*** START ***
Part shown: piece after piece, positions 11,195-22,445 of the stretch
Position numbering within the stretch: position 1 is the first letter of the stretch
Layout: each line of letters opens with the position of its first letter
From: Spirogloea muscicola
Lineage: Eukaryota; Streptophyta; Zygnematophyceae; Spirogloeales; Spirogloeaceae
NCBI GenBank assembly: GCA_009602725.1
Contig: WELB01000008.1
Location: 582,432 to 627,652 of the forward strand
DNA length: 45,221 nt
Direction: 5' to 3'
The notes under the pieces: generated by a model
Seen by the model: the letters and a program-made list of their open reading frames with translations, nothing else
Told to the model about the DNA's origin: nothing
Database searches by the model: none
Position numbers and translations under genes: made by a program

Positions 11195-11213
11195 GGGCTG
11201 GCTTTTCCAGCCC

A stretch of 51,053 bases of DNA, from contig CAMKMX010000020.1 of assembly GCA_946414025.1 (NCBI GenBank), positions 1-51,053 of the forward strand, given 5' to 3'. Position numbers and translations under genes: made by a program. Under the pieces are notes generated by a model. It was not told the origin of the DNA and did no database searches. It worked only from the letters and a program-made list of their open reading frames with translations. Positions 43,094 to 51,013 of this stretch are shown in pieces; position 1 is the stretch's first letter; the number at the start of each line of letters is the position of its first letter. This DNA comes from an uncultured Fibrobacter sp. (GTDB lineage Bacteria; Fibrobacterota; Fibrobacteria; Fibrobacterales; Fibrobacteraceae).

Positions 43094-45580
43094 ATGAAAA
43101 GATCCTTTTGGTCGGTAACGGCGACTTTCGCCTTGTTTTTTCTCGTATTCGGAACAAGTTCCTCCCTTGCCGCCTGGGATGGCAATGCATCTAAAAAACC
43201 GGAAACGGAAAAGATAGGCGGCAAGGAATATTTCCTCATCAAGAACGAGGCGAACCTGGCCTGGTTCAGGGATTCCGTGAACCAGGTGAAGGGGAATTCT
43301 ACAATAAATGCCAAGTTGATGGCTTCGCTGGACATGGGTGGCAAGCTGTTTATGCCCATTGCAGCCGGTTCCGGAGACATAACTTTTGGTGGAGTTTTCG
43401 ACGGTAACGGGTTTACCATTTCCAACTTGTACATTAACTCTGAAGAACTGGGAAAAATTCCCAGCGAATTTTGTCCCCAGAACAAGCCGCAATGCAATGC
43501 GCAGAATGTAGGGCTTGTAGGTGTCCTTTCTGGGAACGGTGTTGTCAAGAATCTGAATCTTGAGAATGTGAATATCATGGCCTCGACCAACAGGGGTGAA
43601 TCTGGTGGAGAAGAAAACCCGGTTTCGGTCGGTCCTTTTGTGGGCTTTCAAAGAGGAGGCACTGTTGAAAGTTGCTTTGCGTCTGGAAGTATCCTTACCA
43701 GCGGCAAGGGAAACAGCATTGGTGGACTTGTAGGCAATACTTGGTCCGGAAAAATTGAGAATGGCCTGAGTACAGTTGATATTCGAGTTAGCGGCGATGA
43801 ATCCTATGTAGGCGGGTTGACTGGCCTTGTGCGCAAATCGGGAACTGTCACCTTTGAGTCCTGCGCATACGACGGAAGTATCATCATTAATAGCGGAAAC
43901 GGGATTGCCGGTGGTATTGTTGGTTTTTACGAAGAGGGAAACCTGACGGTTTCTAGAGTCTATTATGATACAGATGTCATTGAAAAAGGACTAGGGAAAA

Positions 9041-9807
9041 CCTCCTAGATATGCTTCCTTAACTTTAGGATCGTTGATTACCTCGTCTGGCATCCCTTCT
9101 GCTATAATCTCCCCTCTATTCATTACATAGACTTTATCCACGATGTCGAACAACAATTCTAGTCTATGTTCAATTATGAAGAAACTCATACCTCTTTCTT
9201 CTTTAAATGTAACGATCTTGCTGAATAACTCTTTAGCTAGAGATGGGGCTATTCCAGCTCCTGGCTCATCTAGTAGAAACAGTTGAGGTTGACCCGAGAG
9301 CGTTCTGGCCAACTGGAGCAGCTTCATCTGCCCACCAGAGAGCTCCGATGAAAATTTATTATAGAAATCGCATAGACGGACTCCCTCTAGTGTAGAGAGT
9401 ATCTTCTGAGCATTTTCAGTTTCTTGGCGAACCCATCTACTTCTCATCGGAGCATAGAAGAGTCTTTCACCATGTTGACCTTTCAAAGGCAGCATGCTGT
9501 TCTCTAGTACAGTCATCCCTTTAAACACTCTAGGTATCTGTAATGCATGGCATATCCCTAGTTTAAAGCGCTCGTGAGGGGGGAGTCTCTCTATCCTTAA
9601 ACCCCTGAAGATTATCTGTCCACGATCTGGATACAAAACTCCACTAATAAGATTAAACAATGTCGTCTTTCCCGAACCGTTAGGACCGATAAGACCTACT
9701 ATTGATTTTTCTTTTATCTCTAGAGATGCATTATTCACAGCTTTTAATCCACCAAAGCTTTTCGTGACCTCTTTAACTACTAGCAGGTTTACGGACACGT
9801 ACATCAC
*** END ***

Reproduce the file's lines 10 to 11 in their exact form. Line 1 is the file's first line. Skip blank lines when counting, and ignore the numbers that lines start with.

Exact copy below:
Direction: 5' to 3'
The notes under the pieces: generated by a model